When people see a newborn for the first time it is almost inevitable that there is a lot of “oohing” and “aahing.” This week the church interrupts the cycle of Ordinary Time to celebrate the birthday of John the Baptist. John certainly has a special place in our Christian tradition; in the readings we have an opportunity to look at that unique place and to wonder at God’s careful working out of the plan of salvation.
We get John’s story in bits and pieces in Luke and the other Gospels. As part of the infancy narrative in Luke we discover that John’s birth has many wondrous events surrounding it. His father learns of the birth in a vision while he is on temple duty. This is amazing, for Zechariah and his wife are well beyond child bearing age. Zechariah is caught up in the natural rather than the supernatural so he doubts. In his misgivings, he is struck dumb and will not speak again until the naming of the baby. We immediately understand that this baby will be special.
When Mary visits Elizabeth, the two women share their precious secrets with each other. Elizabeth, an elder woman, and Mary, a young virgin, share a common experience of impending motherhood. The birth of the two children is embedded in the miraculous. Naturally speaking, neither woman should be pregnant, but they rejoice in their pregnancies and share this joy with each other.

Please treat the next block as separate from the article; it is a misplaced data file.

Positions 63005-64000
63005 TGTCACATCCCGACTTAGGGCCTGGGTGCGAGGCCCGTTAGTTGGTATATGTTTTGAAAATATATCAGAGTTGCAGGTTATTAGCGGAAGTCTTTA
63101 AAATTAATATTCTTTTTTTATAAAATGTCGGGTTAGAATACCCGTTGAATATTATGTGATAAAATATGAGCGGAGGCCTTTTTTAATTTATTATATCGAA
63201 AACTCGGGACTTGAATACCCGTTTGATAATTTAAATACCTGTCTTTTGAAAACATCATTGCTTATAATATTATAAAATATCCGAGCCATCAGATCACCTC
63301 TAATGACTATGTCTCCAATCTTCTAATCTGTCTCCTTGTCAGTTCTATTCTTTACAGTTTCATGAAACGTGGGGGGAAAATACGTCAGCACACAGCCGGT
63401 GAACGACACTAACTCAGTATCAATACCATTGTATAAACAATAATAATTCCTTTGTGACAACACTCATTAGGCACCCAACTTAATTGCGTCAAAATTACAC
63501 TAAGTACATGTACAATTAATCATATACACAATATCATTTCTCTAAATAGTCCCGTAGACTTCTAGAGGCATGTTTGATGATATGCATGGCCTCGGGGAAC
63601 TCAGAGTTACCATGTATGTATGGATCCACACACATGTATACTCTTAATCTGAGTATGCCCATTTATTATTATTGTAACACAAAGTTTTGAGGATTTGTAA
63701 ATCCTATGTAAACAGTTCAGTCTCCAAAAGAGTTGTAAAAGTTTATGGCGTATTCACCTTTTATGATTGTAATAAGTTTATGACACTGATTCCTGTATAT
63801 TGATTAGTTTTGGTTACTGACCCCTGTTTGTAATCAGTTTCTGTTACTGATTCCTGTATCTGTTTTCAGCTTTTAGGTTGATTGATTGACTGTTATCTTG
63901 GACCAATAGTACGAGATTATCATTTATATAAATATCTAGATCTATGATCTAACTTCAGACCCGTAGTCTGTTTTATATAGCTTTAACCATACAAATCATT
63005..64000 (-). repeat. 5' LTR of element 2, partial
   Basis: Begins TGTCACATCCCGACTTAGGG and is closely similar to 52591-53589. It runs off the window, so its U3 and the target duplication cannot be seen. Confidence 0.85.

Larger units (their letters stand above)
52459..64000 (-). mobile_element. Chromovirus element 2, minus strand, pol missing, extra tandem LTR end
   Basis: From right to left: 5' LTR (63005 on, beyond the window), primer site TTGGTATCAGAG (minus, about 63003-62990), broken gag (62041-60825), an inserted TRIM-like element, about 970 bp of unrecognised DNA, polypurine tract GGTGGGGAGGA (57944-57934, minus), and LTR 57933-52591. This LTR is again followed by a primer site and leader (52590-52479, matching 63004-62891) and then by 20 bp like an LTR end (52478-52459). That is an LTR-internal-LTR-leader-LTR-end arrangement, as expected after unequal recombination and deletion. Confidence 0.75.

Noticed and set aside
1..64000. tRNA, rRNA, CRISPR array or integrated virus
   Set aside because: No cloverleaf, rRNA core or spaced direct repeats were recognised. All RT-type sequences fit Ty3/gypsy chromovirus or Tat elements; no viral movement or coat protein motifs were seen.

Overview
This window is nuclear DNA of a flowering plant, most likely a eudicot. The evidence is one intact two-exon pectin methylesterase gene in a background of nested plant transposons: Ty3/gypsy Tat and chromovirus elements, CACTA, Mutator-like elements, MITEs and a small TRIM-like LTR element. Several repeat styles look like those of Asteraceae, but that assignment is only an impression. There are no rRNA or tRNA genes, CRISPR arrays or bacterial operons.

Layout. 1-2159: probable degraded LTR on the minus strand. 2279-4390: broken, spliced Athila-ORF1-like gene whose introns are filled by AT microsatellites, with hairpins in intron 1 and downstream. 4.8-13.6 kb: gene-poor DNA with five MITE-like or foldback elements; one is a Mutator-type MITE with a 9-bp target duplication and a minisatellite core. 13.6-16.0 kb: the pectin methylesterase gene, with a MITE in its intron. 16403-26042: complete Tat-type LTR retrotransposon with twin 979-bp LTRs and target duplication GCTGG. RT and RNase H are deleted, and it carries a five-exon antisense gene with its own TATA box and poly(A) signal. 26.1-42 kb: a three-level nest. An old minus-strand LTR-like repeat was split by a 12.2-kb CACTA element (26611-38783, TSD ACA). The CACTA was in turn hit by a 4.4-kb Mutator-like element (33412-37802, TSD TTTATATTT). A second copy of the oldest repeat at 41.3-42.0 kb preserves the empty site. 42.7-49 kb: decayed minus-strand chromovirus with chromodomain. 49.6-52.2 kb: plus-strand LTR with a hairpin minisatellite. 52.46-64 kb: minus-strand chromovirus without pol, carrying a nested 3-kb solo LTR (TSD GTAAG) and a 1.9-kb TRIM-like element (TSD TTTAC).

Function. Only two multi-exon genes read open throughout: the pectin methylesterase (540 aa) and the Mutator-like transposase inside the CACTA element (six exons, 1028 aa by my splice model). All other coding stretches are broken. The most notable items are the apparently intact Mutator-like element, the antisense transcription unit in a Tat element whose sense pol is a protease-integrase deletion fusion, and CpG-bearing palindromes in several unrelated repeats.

The newness of these happenings is indicated in the naming of the children. Mary had been told her child’s name by the angel. When it comes time for Elizabeth and Zechariah to name their new son the naming defies all tradition. Elizabeth tells the assembled friends and relatives that the baby will be named John. The crowd objects since no one in the family has been named John. Zechariah backs up his wife’s choice and writes, “His name is John.” In ancient times naming was very serious business because the name indicated what kind of person the child would be. The name “John” means that God will be gracious or has shown favor. The baby’s name summarizes all the wonderful events surrounding his birth.
Finally, Zechariah utters a prayer in which he says, “You my child shall be called the prophet of the Most High.” John’s whole lifework is captured in his name. As a prophet he will announce the coming of the long-awaited Messiah. He will prepare the people for this coming by his baptism of forgiveness of sins. He will be one of the first to understand that Jesus is the one who saves the people.
For all of these reasons we can indeed “ooh” and “aah” at the birth of this baby. All babies are a promise of the future. In the case of John, the future is manifested by the inbreaking of salvation, not only for the chosen people, but for all humanity.
Fr. Treloar, an assistant director at Jesuit Retreat House, Oshkosh, has served as a professor, lecturer, author and academic administrator.